Ribs removed from stack The transition from root ro tip appears nice and uniform in all dimensions. Haven’t yet check the notches top and bottom for 1/8 x 3/8 spars but they appear good. The plans call for 1/4 inch material to build the spars , but that is a chance with this kit as a result of using the 5/16 Inch wing rod tubes, I reckon.
Also did not see any LE detail on the plans, but I like the idea of adding the LE stock shaped to suite the ribs full length and then gluing the top and bottom sheeting down over the LE. Should be strong that way
I have been wondering a bit on how the fuse ties back into the rudder. The rudder is built with 1/4 stock, and the fuse with 3/16 stock and 1/16 sheeting, which makes it 1/2 inch wide when brought together at the tail. The fin tail Post is 3/16 My first thought is to taper the fuse longerons down to 1/16 inch. Perhaps taper everything so I get 3/32 thickness on each loneron, and then sand the side sheet to suit the 1/4 inch rudder.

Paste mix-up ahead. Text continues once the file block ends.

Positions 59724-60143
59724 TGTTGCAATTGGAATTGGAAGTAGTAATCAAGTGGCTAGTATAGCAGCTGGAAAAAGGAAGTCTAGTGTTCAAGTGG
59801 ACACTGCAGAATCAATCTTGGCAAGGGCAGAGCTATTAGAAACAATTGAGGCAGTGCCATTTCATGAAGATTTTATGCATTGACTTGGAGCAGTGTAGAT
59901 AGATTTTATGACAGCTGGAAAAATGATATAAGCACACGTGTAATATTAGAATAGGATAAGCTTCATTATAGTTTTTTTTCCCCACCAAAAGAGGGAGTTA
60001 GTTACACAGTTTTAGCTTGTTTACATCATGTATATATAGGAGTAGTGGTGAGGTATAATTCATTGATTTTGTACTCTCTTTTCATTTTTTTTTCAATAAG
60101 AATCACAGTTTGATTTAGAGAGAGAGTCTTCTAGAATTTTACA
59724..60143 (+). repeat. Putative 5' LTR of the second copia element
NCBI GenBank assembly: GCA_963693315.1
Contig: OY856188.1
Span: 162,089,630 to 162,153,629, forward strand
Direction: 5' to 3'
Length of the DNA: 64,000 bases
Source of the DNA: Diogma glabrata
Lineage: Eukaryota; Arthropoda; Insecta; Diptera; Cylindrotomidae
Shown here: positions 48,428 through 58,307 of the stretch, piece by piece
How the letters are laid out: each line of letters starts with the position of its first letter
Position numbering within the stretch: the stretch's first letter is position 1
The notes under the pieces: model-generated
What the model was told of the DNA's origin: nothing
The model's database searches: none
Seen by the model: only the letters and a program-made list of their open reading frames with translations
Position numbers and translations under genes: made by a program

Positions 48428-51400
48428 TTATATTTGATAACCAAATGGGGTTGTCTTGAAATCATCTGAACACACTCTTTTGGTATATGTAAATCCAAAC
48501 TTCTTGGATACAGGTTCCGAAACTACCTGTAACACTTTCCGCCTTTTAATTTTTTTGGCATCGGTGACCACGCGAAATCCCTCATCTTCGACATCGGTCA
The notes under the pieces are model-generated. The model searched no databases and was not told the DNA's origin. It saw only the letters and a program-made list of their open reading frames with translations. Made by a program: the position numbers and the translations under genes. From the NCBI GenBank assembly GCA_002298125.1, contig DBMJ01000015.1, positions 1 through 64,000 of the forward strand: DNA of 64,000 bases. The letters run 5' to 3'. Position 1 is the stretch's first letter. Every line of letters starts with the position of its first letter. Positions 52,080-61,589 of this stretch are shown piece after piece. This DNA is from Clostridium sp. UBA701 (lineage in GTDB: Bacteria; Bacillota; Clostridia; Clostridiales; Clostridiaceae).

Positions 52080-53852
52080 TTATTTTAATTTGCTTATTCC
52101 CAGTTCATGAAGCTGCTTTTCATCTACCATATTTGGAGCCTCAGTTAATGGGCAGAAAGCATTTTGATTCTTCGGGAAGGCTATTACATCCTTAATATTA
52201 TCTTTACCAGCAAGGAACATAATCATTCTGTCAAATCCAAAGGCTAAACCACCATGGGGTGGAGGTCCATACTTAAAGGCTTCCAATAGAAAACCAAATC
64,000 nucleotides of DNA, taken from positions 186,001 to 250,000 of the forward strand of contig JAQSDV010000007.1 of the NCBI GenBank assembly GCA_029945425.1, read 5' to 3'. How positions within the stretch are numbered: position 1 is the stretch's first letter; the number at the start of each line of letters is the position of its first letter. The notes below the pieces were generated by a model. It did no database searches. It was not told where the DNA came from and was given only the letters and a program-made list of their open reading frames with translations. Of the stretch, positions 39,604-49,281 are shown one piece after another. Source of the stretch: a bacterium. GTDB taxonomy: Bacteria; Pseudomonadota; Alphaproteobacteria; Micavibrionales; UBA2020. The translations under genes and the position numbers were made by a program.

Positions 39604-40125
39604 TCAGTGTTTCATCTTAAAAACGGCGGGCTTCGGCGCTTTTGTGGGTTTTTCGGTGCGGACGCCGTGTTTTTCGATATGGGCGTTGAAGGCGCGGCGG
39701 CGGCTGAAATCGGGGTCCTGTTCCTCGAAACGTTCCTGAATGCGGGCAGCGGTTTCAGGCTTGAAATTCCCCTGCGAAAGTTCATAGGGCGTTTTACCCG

The Osprey 900 kit is nicely done. The sides are three pieces 1/16 balsa that get doubled at the forward end with a piece of what looks to be 1/32 ply
ply pack also includes what looks to be some doublers for the stab set. The stabs are built with tapered spars and dihedral, which is held in place when the rod tubes are secured
Ribs are cut notched for 1/8 x 3/8 spars and rib 12 appears to be shorter then profile drawn on plan yet seems to suit the plan. Stay tuned.
Fuselage formers and servo tray cut from lite ply I may have to thin some of these formers, those that sit against the ply fuselage doubler.
Nov 15 2016
use Ballast box as shown on Dwg, round wing rod, perhaps wing retainer spring If hatch can be added at top of fuselage
d box only with cap strips.
change trailing edges to 1/4 x 1 TE stock perhaps also with TE of
3/32 x 1/4 Spruce
bevel built up flaperon leading edge to get plenty of down travel, hinge on top.